Christmas came early!
My film foray continues, and with it new ideas about how I want to work and the personal projects I want to use it for.
For a few years now I’ve had a hankering for a camera which had no reliance on batteries. Unbelievably, in all my 30 years as a photographer, every camera I’ve ever owned has needed at least a couple of LR44 button cells to make the shutter work.
It was never a problem, but when looking at secondhand film cameras now (s/h being the only option since nobody makes a 35mm SLR or rangefinder film camera any more), we’re talking about cameras between 20 and 40 years old which all have electronics in them, and circuit boards being rather delicate, specialist parts, it’s less likely they’ll be repairable in years to come.
My very electronic Canon EOS 1N cameras are going well and I’m confident they’ll keep going for several years to come, but an all-mechanical camera, albeit an old one, is still more serviceable than one packed with fine ribbon circuit boards, motors and silicon chips.
Which is why when a Nikon F2 popped up in my Facebook Marketplace, I stopped in my tracks and took a good look.
The Nikon F2 is something of a legend, but I won’t bore you with the full history of this model right now. Suffice to say, it was ‘the’ camera of choice of photojournalists from the early 1970s to the 1980s (when the battery-reliant F3 came out) and finding one in good condition now is getting tricky; they’re actually becoming collectible (aka stupidly expensive). It takes a couple of button cells, but they only work the meter. The shutter is completely mechanical, so if the batteries die, I still have a working camera in my hands.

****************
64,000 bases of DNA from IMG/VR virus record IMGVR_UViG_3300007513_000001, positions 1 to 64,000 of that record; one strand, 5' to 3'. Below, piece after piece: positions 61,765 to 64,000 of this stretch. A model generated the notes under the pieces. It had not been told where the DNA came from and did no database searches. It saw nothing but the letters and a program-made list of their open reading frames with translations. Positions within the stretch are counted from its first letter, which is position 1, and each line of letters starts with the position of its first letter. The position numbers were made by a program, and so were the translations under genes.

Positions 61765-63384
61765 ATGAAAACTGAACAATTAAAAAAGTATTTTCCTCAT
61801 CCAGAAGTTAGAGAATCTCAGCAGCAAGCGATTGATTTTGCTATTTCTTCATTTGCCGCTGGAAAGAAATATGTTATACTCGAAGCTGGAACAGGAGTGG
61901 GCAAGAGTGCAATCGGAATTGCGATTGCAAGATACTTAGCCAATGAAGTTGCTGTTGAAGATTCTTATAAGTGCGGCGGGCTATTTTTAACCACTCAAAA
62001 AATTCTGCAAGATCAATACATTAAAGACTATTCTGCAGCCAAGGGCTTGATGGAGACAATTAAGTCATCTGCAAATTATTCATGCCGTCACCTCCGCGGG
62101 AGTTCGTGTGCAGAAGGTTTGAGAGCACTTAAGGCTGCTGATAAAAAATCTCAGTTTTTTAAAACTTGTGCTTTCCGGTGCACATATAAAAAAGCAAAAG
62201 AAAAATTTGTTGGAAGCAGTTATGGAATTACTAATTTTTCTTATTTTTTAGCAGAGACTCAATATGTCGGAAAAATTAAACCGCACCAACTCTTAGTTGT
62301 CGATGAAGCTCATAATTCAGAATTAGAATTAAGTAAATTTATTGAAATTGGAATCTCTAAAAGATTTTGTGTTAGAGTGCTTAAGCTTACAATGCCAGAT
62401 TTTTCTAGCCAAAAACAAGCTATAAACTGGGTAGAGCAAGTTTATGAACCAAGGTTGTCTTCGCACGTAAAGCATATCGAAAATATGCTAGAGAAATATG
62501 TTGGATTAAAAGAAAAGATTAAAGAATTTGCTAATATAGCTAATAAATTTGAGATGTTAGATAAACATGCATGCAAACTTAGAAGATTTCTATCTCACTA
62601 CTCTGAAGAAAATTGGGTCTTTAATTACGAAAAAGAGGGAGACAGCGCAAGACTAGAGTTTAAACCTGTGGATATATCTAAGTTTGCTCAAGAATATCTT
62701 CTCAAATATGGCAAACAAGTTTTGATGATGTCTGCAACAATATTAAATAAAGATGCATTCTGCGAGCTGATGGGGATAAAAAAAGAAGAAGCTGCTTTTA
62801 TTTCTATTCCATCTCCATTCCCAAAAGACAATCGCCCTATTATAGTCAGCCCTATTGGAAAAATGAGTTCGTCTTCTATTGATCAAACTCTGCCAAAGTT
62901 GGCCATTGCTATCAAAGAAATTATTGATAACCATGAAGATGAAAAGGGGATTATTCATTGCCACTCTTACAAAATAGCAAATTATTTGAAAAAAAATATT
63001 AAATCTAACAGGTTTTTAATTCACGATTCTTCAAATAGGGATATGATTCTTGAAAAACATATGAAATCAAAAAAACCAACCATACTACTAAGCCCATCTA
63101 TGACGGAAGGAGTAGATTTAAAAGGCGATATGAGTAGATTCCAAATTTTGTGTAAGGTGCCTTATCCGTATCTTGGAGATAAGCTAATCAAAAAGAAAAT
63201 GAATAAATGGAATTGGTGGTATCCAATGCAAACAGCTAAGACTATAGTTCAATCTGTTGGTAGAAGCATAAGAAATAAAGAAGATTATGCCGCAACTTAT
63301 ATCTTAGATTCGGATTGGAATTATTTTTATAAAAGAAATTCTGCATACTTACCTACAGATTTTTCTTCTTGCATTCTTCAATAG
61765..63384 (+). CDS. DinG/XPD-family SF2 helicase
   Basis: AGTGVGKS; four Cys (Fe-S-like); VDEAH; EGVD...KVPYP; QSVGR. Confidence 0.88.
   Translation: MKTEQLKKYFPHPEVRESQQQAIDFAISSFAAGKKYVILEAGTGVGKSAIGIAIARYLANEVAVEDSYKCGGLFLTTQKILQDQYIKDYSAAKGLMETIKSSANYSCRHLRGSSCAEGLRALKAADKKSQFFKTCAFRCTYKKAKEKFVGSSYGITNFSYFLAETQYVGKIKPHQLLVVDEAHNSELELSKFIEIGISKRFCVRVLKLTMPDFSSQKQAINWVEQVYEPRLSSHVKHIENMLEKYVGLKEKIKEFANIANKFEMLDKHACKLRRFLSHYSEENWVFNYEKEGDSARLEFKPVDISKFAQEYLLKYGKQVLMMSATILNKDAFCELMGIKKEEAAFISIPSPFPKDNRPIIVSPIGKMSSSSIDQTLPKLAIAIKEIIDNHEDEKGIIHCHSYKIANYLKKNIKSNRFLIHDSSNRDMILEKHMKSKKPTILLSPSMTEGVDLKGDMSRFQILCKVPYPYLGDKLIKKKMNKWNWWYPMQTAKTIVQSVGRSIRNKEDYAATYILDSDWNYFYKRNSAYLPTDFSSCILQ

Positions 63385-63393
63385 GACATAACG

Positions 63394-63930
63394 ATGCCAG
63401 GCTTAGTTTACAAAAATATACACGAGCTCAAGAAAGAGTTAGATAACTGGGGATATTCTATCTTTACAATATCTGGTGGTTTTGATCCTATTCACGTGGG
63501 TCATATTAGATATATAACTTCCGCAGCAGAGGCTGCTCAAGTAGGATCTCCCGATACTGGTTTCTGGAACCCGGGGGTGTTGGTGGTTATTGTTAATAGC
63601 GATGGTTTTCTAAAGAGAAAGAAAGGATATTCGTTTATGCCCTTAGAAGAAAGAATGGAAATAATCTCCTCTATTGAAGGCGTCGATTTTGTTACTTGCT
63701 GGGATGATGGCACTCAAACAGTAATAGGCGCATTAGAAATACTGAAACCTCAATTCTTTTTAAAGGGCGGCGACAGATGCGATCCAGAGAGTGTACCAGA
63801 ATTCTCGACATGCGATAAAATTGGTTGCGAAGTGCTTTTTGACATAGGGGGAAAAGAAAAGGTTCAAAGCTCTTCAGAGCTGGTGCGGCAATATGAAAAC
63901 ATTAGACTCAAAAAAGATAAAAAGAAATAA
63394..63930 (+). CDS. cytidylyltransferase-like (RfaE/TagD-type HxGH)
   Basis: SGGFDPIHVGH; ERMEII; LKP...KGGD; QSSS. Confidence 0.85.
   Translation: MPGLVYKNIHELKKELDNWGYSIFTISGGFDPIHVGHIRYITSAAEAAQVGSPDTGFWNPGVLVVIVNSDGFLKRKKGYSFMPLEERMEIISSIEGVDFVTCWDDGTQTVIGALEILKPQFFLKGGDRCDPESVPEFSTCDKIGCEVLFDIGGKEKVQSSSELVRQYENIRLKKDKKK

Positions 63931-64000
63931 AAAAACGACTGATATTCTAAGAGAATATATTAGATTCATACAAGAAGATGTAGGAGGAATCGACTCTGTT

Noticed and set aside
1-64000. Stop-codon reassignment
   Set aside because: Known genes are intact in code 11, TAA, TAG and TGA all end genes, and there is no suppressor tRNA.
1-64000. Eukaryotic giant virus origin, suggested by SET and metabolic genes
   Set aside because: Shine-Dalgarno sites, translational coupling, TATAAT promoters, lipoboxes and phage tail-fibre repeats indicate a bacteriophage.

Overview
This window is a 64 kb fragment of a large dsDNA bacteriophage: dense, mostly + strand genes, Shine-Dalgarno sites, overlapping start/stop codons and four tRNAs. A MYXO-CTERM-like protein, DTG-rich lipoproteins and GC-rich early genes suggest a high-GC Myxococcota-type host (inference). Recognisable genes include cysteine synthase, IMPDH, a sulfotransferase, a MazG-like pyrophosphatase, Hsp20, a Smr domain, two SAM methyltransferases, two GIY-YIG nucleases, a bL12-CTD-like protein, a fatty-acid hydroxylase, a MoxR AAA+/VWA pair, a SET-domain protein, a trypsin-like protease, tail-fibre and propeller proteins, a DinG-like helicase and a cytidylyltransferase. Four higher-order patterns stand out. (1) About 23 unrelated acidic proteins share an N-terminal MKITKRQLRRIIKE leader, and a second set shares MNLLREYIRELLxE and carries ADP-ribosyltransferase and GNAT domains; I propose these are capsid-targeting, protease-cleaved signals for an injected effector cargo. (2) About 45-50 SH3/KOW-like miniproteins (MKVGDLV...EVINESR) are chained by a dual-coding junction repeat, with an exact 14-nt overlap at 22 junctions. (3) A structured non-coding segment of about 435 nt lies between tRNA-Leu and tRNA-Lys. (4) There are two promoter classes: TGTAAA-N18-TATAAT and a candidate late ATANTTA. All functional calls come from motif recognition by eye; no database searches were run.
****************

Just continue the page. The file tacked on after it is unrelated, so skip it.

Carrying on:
The particular one which popped up in my Facebook feed looked to be in fantastic condition and even better, it wasn’t a million miles away from me. So I dropped a tentative line to the seller about having a look at it, while assuming I’d never hear back.
Far from it, the seller called me almost immediately and we got chatting. Long story short, we met an hour later and I bought the camera (with 50mm lens). An early Christmas present to myself then, albeit one with some serious intent.
Even though it’s had little use since it was bought in 1973, the camera will need a service. The slower shutter speeds are a little dodgy and it’ll do it no harm to have the original lubricants cleaned off and replaced along with any decayed foam seals (though the film door and mirror box foams look incredibly good).
The camera is already booked in to be serviced by the one person in the UK who specialises exclusively in servicing and repairing Nikon F2s, Sover Wong. Sadly his waiting list is over a year, but he’s assured me I should be fine to use the camera while I await my slot.
The downside of it being a Nikon is that I can’t use any of my Canon lenses on it, but that would have been the same if I’d bought Canon’s last mechanical camera because Canon changed their lens mount system for the EOS autofocus cameras, so my EOS lenses don’t fit older Canons. Complicated, ain’t it?!
Thankfully, I’m only interested in using a very limited set of lenses with the Nikon and I can build these up over time.
In the meantime, I’ve put a couple of rolls of Kodak Tri-X through this amazing machine and I’m happy to say it seems to be working just fine. Even the meter is accurate, which isn’t bad for a 45-year-old camera. Yes, it’s only 7 years younger than me, but it looks prettier and less wrinkly.
In time I’ll be using it for personal projects and personal work where the scream of my Canon’s built-in motor-drives are perhaps less appropriate. Keep watching for updates!